RTA Board approves 2021 Regional Operating Budget and 2021-2025 Capital Program for metropolitan Chicago transit

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RTA Board approves 2021 Regional Operating Budget and 2021-2025 Capital Program for metropolitan Chicago transit

Contact: Melissa Meyer, Communications Specialist, (312-913-3121 MeyerM@RTAChicago.org) or
               Tina Fassett Smith, Director of Communications, (312-913-3256, tina.smith@RTAChicago.org)

CHICAGO, December 17, 2020 — The Board of the Regional Transportation Authority (RTA) today adopted the 2021 regional transit budget and five-year capital program, which relies in part on passage of the new federal COVID relief package.

The 2021 operations budget is $3.02 billion, a 5% reduction of $157.4 million compared to the pre-COVID plan. The 2021-2025 capital program of $6.351 billion dollars is 23.5% or nearly $2 billion less than the previous five-year program. The 2021 portion of that five-year program is $1.492 billion.

The COVID relief bill under consideration now in Washington would include $15 billion for transit systems nationwide whose ridership and farebox revenues have been decimated by the pandemic. Without a portion of this new aid, the northeastern Illinois system would face an operating shortfall of more than $500 million in 2021.

Operations of CTA, Metra, and Pace have been able to continue in 2020 due to a previous $1.4 billion infusion from the federal Coronavirus Aid, Relief, and Economic Security (CARES) Act that was passed last March. Because those funds will begin to run out in the first half of 2021, the RTA and all three transit Service Boards have been working with the American Public Transportation Association (APTA) to call on Congress to provide additional funds while planning aggressively for difficult choices that would ensue without further relief funding.

“Without additional COVID relief, we would likely have to amend the regional budget in 2021,” said Kirk Dillard, RTA Board Chairman. “By adopting this budget, the RTA Board has bought time for the six-county transit system to delay what would be wrenching service cuts and layoffs. As a system, we are using that time to plan carefully so transit can be sustained during this very difficult period and so it can drive the economy when people return to their workplaces in larger numbers.”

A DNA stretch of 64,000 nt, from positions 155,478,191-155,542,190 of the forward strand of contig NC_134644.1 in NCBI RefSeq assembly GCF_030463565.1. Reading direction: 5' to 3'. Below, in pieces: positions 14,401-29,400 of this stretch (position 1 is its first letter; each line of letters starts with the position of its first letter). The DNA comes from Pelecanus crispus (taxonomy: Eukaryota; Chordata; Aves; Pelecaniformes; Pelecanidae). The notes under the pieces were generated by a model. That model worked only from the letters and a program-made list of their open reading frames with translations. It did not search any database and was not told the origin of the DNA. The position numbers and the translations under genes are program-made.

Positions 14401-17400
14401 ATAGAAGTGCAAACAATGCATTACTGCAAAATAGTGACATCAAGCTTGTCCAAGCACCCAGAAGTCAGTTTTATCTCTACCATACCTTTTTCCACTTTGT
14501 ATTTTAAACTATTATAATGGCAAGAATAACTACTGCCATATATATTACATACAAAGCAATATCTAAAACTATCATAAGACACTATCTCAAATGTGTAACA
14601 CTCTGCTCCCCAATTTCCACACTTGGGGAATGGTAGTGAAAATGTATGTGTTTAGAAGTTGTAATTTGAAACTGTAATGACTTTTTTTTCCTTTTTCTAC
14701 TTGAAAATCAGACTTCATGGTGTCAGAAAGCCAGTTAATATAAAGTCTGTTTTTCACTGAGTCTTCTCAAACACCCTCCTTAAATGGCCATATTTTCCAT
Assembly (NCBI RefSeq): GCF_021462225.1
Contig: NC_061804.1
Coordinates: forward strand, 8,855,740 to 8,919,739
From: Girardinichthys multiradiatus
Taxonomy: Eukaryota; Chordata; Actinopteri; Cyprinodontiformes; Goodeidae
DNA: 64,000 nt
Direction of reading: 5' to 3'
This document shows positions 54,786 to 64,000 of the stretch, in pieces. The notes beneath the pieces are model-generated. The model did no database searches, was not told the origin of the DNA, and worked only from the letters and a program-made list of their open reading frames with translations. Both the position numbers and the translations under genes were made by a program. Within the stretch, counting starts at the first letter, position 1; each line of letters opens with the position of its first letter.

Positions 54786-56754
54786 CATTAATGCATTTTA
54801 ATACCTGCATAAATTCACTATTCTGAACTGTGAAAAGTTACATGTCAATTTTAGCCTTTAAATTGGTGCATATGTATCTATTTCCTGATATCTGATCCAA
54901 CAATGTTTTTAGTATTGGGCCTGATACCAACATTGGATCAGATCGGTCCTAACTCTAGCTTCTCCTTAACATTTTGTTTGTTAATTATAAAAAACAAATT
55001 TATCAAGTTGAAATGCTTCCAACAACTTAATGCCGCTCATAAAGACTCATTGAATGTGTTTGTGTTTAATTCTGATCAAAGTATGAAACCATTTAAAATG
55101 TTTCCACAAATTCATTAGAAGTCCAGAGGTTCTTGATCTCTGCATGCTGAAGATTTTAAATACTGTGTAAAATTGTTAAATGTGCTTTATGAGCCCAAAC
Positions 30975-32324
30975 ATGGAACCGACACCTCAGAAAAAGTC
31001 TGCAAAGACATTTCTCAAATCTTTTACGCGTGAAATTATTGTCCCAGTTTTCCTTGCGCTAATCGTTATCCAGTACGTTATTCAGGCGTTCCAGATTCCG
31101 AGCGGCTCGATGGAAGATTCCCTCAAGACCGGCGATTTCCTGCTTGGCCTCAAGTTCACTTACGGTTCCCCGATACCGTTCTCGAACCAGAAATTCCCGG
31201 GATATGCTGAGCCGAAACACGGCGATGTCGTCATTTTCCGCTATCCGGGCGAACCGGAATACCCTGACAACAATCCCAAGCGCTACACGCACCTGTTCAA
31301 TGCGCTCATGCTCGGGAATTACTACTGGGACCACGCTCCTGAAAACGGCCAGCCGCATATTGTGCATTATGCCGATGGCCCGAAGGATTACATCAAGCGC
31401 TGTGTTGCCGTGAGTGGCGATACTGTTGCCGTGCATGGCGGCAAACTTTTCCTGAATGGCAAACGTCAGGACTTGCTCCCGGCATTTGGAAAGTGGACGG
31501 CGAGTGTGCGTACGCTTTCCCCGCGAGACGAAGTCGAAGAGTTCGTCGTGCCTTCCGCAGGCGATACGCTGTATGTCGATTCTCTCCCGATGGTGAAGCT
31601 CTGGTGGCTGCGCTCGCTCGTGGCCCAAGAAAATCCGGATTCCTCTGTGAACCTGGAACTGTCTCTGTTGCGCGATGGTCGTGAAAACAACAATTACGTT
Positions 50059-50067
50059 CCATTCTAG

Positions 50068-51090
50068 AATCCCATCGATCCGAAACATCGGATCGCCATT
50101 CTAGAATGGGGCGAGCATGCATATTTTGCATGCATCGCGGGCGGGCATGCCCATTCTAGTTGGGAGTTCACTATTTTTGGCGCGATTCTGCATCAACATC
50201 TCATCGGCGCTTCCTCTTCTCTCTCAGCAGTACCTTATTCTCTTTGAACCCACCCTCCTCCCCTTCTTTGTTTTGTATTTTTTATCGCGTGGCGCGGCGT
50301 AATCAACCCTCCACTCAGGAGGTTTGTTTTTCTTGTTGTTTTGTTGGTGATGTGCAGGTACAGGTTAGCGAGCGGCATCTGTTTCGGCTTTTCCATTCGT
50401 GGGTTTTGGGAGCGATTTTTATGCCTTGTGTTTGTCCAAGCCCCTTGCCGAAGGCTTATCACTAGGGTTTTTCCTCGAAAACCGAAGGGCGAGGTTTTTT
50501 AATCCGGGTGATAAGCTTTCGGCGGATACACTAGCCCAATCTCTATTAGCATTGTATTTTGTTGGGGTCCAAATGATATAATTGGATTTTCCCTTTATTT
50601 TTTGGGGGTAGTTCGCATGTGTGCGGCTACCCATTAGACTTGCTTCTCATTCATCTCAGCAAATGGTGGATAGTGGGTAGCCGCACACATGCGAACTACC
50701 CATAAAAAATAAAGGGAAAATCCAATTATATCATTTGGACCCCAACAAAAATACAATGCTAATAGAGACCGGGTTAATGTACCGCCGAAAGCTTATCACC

The budget and capital program (with appendices) were released for public comment on November 10, and the RTA held a virtual public hearing on December 3, which followed similar hearings and comment periods by CTA, Metra, and Pace for their respective budgets. These materials and activities are documented at www.rtachicago.org/financemanagement/operating-capital.

Adoption of the budget completes Step 1 in the RTA’s three-step strategy for COVID recovery. Step 2, which is now underway, will be a collaborative, transparent planning process to ensure that cuts — if necessary, by mid-2021 — would minimize disruption, especially to the most transit-reliant riders. Beginning in May 2021, Step 3 will take a view toward 2023 and beyond to plan strategically for long-term implications of the pandemic and many other factors.

“For our regional transit system and virtually every other in the U.S., this is anything but a normal budget year,” said Leanne Redden, RTA Executive Director. “Thanks to heroic efforts of CTA, Metra, and Pace workers, riders have been able to count on public transportation even during the pandemic’s darkest days. Our three-step strategy is designed to sustain transit until vaccinations can put that darkness behind us and to plan for transit’s long-term resilience.”

The 2021-2025 capital program — which funds investments in infrastructure, vehicles, and equipment, as opposed to daily operations — draws on a mix of sources: 53.0% federal, 17.9% State of Illinois motor fuel tax revenue, 16.9% State bond funds, 2.3% RTA funds, and 9.9% local funds consisting of CTA bonds.

Capital programming is central to the RTA, which has been continually refining its regional planning processes, building on adoption in 2018 of the Invest in Transit strategic regional plan. For increased transparency and accountability, the capital program includes a new level of analysis from the RTA and the Service Boards about how each project supports Invest in Transit goals and core responsibilities of the four agencies. Read more in this RTA blog post about the 2021-2025 capital program.

“I want to commend the CTA, Metra, and Pace,” said Redden, “not only for responding to the extreme challenges of operating safely and reliably in this COVID-19 environment, but also for answering the call to provide an unprecedented level of detail about capital project programming. The highly detailed 2021-2025 regional capital program will enhance transparency and improve outcomes in the years to come.”